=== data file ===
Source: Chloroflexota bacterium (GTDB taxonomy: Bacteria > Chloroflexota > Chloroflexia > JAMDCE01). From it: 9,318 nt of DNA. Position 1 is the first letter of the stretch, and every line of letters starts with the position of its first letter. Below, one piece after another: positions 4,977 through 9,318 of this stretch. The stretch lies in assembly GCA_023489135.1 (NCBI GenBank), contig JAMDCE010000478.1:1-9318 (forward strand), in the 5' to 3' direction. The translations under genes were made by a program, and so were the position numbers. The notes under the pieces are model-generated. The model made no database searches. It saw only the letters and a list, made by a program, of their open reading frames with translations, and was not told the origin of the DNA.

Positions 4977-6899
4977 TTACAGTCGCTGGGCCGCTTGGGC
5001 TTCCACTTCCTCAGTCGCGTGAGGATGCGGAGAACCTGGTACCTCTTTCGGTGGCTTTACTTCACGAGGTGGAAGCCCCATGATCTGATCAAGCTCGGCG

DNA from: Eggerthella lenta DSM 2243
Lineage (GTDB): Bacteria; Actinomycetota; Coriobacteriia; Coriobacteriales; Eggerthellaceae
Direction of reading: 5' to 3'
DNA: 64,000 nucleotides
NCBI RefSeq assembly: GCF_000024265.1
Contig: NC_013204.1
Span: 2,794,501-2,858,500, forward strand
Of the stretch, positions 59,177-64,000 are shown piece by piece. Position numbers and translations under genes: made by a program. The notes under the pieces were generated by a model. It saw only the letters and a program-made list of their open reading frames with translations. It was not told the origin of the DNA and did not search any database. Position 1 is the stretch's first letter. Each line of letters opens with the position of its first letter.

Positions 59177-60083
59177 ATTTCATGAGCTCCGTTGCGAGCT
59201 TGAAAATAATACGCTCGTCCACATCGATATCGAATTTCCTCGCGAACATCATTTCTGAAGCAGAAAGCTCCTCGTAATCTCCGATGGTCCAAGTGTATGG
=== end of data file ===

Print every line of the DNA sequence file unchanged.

Source: Chloroflexota bacterium (GTDB taxonomy: Bacteria > Chloroflexota > Chloroflexia > JAMDCE01). From it: 9,318 nt of DNA. Position 1 is the first letter of the stretch, and every line of letters starts with the position of its first letter. Below, one piece after another: positions 4,977 through 9,318 of this stretch. The stretch lies in assembly GCA_023489135.1 (NCBI GenBank), contig JAMDCE010000478.1:1-9318 (forward strand), in the 5' to 3' direction. The translations under genes were made by a program, and so were the position numbers. The notes under the pieces are model-generated. The model made no database searches. It saw only the letters and a list, made by a program, of their open reading frames with translations, and was not told the origin of the DNA.

Positions 4977-6899
4977 TTACAGTCGCTGGGCCGCTTGGGC
5001 TTCCACTTCCTCAGTCGCGTGAGGATGCGGAGAACCTGGTACCTCTTTCGGTGGCTTTACTTCACGAGGTGGAAGCCCCATGATCTGATCAAGCTCGGCG

DNA from: Eggerthella lenta DSM 2243
Lineage (GTDB): Bacteria; Actinomycetota; Coriobacteriia; Coriobacteriales; Eggerthellaceae
Direction of reading: 5' to 3'
DNA: 64,000 nucleotides
NCBI RefSeq assembly: GCF_000024265.1
Contig: NC_013204.1
Span: 2,794,501-2,858,500, forward strand
Of the stretch, positions 59,177-64,000 are shown piece by piece. Position numbers and translations under genes: made by a program. The notes under the pieces were generated by a model. It saw only the letters and a program-made list of their open reading frames with translations. It was not told the origin of the DNA and did not search any database. Position 1 is the stretch's first letter. Each line of letters opens with the position of its first letter.

Positions 59177-60083
59177 ATTTCATGAGCTCCGTTGCGAGCT
59201 TGAAAATAATACGCTCGTCCACATCGATATCGAATTTCCTCGCGAACATCATTTCTGAAGCAGAAAGCTCCTCGTAATCTCCGATGGTCCAAGTGTATGG